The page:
The final responsibility we have under our sales management of the service department section is fleet and commercial accounts. In an effort to achieve incremental sales and gross profit, you should pursue these volume accounts.  Guaranteed this is somewhat easier for certain brands, but if you look hard enough you can find fleet vehicles for every manufacturer in the market. Some places you might look into for this type of work include, local and state governments, rental facilities, construction companies, medical transportation companies, and the list can go on and on. That covers our 11 responsibilities that fall under the service sales management category, even though these are just the tip of the iceberg.  Again, as you work towards taking your dealership to the next level, feel free to reach out to NCM, and all of its professionals, to see how we can help. Did you miss the first six responsibilities? Watch a recap from CBT News here:

Permanent link to this article: http://blog.ncm20.com/2015/01/sales-management-responsibilities-of-the-service-manager-part-2/

Steve Hall

Sales Management Responsibilities of the Service Manager (Part One)

servicemgr

At the NCM Institute, we have something we call the “35 Responsibilities of the Service Manager.” Today, I would like to go over six of the sales management responsibilities from this list. These processes are not in any particular order of importance, but realize that if you want to become a world class service organization, they will all be important. Let’s get started!

The Road to the Sale Process

In the sales management category, the first process the management team must “own” is the road to the sale process.

I’m sure your dealership has a fully documented road to the sale process for the sales department and that every salesperson can recite it back to you and they follow it to maximize your sales department closing percentage.  But, do you have a documented road to a sale for the service department?  In our nearly 4,000 dealerships that we process data for, the average service advisor generates more labor gross profit per month than the average new and pre-owned sales person generates selling vehicles.  Consistently, the advisors average about 20% more gross profit than the vehicle salesperson.  This disparity is much larger when you consider the vehicle salespersons’ average includes the F&I gross profit generated, yet the service advisor’s average doesn’t include the parts gross profit they generate.  With so much riding on the service advisor, shouldn’t they have a documented, trained, and followed road to the sale process to drive increased dollars per repair order and customer satisfaction?

Sales Training for the Service Staff

The second responsibility under the sales management category is sales training for the service staff. Performing consistent, let me repeat that one word, consistent, sales training for all service customer contact personnel to improve their skills in recommending services, overcoming objectives and closing the sale is a key, yet often neglected responsibility.  Unfortunately, too often service managers know how important this training is, but often don’t know how to perform it effectively, so they just don’t do it at all.   With this in mind, don’t be afraid to involve other people for this training.  Whoever performs sales training for the new and pre-owned vehicle departments could be used for a portion of this. You might also consider some outside assistance.  Your tire supplier will generally provide no cost training on tire sales and presentation.  Other suppliers offer sales training, just be sure their content and tactics match what you want.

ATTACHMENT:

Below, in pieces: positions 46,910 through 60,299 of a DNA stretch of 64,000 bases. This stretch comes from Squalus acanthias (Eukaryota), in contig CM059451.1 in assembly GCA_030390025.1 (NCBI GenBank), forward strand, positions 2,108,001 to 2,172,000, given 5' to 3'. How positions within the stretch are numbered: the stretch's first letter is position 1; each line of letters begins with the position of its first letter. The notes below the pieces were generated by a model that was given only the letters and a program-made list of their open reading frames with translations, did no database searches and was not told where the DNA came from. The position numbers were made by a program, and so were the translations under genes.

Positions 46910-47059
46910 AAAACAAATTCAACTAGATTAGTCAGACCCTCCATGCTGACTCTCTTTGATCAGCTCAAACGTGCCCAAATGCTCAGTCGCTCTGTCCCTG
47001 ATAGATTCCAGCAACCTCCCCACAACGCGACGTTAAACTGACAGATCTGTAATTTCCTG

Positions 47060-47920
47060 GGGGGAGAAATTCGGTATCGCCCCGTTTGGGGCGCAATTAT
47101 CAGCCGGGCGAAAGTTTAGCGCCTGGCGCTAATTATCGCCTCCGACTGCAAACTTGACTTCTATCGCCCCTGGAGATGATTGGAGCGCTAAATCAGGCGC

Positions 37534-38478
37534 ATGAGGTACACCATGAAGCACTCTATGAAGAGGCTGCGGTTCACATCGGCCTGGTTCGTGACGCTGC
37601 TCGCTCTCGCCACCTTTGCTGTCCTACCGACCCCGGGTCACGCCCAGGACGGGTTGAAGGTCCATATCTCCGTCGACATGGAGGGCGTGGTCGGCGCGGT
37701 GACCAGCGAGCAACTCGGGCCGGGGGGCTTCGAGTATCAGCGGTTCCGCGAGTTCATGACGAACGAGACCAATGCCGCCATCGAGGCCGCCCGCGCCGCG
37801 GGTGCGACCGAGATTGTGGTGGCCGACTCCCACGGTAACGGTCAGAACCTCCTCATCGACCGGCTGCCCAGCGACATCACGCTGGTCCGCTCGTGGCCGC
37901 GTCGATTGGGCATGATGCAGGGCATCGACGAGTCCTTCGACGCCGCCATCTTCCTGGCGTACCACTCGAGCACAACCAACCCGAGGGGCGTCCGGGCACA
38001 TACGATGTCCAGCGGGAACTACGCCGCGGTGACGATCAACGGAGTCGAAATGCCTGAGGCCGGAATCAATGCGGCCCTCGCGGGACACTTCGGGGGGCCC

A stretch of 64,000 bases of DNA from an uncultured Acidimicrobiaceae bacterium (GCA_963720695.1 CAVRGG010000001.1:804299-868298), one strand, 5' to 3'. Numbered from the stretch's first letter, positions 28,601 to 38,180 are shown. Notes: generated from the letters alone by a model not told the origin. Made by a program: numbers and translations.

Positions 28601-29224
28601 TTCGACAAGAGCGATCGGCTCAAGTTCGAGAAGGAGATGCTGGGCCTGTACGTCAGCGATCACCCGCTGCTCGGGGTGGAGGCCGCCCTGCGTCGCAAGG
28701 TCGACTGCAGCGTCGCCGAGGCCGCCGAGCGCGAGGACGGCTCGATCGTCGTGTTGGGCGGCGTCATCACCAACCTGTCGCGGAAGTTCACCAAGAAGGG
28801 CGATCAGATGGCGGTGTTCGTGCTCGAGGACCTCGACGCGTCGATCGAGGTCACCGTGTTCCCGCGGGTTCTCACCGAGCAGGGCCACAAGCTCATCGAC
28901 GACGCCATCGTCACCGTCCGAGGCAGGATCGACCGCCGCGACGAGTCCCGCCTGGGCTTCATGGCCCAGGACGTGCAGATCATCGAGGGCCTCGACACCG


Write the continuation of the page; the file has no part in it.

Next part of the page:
Vehicle Walk Around Process

The third responsibility I would like to share is the service vehicle walk around process.  Do you ensure the vehicle walk around process is part of your service sales culture?  Do all of your advisors understand that performing a vehicle walk around with each client is a condition of employment?  Many times when we talk about walk arounds, we never explain the “why” to our employees.  They typically come to the conclusion that it is to look for damage on the vehicle and to “protect” the department.  Though that can be a side benefit of the vehicle walk around process, the real reason for the walk around it to build the relationship with the customer.  This is why you must have the customer present when preforming the vehicle walk around.  Take the time to train your people on the real reason to do this and they will be more likely to actually perform it.  Encourage them to use what we call the F.O.R.D. system during the walk around.  The F.O.R.D. system is just an acronym standing for Family… Occupation… Recreation…. and Dreams.  When performing the walk around, teach your advisors to look for car seats, sporting equipment, bumper stickers or other items that will give them insight into the customer’s interests and activities.  Use these to start a relationship-building conversation.  Remember, people purchase from people they like and trust. You must build that relationship and it all starts at the vehicle during the vehicle walk around.

Menu Sales Process